A plate of piping-hot, homecooked food. Something that is taken for granted until one goes without it. This probably is the case of every student and professional who works away from home. Achal Bansal and Pankaj Sharma faced this situation during their JEE and IIT Kharagpur days.
So they decided to solve the problem by starting Mr Hot Foods in Kota, Rajasthan, as a service provider of home-cooked tiffin, with a few customisations to accommodate the monthly budget of their end consumer.
“We have a weekly menu planner for regular subscription, where a customer can plan his or her diet among 15-16 items per day per shift according to taste, diet and budget,” adds 28-year old Pankaj.
The menu planner is designed with few more features to save the hassle of ordering every day, like the option of multiple delivery addresses, different delivery time slot for different meals, balance transfer facility, and alteration of meal plans.
Pankaj says that people have numerous options to provide food, ranging from restaurants to fastfood joints to food ordering apps, but the problem is that the food served is not fit for regular consumption. While these options hold water three to four times a week, people prefer to eat healthy home cooked meals the rest of the time. Then there are the local joints that serve cheap but unhealthy and unhygienic food.
Setbacks and scale
From procuring inventory to food production to delivery of meals everything at Mr Hot Foods is managed internally, claims Pankaj, to ensure quality service with pocket-friendly pricing. He explains that a customer can either place instant order or can subscribe to a regular service.
However, being inexperienced and new to the food industry, most problems Mr Hot Foods faced were in setting up of the base kitchen, pricing of products and hiring the right candidates for the job and day-to-day management of the employees.
“Benchmarking with other established and big names in the industry and hiring a professional chef and production manager at the start helped us understand pricing, budget and margins on which most food services operate,” says Pankaj.
He adds that they were delivering nearly 400 meals every day after four months of starting up and were generating revenues of around Rs 5 to 6 lakh per month. “However, tight cash flow, low cash reserves and lack of basic infrastructure has given us major setbacks. We had to make loose purchases, had limited budgets for marketing and publicity and were unable to provide a good workplace for our employees,” he says.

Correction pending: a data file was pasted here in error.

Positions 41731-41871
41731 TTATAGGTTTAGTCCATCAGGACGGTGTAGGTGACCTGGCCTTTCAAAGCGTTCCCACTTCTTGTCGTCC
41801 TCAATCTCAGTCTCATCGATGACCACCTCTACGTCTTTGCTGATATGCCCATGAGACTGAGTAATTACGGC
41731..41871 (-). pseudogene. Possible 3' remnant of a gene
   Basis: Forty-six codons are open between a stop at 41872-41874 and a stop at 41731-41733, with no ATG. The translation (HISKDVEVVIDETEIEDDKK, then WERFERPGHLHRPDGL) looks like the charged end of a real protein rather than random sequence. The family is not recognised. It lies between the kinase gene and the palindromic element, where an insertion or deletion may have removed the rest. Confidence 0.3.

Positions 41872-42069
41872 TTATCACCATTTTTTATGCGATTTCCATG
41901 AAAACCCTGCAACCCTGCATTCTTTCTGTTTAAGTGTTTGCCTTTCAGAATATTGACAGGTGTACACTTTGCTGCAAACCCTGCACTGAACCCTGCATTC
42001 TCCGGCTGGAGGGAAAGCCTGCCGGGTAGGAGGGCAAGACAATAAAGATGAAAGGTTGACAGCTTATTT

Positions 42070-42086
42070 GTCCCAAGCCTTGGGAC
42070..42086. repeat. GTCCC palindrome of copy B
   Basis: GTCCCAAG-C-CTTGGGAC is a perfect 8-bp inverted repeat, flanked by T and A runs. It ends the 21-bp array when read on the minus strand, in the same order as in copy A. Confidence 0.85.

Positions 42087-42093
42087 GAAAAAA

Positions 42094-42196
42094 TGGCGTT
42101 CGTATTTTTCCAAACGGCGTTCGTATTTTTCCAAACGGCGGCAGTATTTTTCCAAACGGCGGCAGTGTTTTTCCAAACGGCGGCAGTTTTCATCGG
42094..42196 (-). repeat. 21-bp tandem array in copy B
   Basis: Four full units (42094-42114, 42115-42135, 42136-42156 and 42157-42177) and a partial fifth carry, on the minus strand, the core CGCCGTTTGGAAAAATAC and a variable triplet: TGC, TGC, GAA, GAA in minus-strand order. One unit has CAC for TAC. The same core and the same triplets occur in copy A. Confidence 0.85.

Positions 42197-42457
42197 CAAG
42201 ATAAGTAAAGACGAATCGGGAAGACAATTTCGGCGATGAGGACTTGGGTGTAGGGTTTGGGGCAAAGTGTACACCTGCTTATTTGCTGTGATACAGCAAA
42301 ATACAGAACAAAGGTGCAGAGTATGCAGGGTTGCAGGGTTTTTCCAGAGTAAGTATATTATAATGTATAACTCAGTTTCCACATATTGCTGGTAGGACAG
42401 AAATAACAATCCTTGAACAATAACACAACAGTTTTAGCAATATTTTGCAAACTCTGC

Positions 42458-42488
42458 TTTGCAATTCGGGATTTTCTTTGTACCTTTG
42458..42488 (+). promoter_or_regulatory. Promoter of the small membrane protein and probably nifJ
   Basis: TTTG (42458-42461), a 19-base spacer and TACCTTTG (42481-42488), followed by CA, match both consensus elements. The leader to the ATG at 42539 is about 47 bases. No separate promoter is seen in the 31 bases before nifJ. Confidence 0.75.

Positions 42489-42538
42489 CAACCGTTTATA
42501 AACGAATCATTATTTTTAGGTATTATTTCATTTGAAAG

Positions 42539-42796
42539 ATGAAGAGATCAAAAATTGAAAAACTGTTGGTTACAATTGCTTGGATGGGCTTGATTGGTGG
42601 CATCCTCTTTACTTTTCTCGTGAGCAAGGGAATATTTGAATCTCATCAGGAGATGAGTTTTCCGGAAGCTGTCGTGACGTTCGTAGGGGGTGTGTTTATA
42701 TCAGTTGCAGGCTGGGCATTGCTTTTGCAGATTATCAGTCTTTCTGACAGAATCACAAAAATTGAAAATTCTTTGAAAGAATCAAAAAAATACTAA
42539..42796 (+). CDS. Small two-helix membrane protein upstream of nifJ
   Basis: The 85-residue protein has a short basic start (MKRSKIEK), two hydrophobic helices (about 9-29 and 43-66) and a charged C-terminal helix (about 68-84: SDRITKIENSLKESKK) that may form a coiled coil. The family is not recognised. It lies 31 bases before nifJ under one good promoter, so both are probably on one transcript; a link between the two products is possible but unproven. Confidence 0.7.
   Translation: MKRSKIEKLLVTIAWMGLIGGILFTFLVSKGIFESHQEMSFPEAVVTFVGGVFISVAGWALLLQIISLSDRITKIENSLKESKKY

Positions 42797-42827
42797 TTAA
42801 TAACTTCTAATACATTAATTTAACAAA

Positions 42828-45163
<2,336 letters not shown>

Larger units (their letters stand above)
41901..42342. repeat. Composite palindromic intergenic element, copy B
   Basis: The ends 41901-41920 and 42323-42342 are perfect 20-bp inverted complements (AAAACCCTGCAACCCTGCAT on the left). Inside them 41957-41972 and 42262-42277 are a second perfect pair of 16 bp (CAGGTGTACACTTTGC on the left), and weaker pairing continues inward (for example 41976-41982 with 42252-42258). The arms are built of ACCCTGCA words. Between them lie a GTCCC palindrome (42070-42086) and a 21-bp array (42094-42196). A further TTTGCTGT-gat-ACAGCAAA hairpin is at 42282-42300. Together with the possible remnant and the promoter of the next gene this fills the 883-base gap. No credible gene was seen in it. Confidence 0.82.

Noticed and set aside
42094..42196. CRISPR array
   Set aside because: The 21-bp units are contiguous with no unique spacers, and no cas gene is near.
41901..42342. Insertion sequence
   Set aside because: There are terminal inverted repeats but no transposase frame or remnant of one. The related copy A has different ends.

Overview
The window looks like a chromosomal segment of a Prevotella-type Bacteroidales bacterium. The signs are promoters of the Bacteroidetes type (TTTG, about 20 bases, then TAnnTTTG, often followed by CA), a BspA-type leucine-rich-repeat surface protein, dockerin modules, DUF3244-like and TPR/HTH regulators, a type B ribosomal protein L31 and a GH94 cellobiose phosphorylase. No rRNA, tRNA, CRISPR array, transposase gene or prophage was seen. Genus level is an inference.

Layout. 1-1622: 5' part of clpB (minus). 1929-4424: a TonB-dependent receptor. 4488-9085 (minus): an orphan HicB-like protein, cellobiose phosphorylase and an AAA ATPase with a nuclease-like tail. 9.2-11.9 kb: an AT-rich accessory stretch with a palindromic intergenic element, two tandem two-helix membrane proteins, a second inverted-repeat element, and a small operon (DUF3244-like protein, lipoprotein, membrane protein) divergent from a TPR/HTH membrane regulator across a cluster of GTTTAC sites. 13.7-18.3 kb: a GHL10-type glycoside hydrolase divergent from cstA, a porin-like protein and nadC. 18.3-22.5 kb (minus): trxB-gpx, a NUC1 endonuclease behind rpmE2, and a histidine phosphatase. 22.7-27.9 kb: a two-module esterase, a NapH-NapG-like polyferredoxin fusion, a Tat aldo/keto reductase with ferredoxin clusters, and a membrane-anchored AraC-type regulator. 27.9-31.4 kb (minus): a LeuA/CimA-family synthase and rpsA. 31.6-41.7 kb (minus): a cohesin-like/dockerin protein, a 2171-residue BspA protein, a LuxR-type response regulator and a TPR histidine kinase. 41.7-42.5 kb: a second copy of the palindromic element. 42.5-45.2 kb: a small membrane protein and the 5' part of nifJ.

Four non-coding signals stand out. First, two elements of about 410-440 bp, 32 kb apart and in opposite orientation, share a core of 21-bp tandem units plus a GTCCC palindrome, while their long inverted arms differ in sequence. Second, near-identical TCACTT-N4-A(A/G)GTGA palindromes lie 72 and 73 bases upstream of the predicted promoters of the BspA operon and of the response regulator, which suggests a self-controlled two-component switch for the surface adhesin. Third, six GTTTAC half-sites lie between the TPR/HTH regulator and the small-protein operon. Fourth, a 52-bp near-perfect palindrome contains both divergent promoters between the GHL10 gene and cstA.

Pankaj adds that while all food businesses track monthly or weekly profits and sales, they (Mr Hot Foods) started calculating profits, margins, costs everyday till they were sure about the profitability of their unit metrics.
Numbers and way forward
The team now claims to deliver more than 1,500 meals per day. The number of regular subscribers on the platform are over 9,000. Pankaj says the total meals delivered in Kota and Jaipur and both regular and subscription meals is 3,50,000.
“Our revenue model is very simple, where a customer gives us advance money to recharge online food wallet and can consume it either by filling menu planner or by ordering instant orders as and when they need. We are working on tie-ups with corporate offices and institutions by providing them food in bulk at a discounted price,” says Pankaj. Cash on delivery is available too for instant orders.
Bootstrapped, the team is now looking for external funding of Rs 3-4 crore to expand across different parts of the country and also intends to touch Delhi-NCR soon.
It always is heartening to see great startups from Tier II and III cities, especially if they are looking to expand across the country. In the case of Mr Hot Foods, they have expanded from Kota to Jaipur and Indore and now setting sights on Delhi, which will not only help them set base, but also learn as they enter each market.
Also, while according to an IAMAI report, by 2026 the market size of Tier II and III cities will grow from the current $5.7 to $80 billion, the investor focus on this region is limited, compared to the metros. And food startups need deeper pockets to expand and grow as they are ops-heavy businesses.
Ashish Taneja, growX Ventures, says,
If you look at most investors and VC firms, they’re based out of larger cities, so they tend to support organisations there. Also, if you make it big in the bigger cities, the chances of successfully replicating in smaller cities are much higher. However, we are hoping that a startup from Tier II and Tier III cities makes it big and competes with biggies started up from metro cities.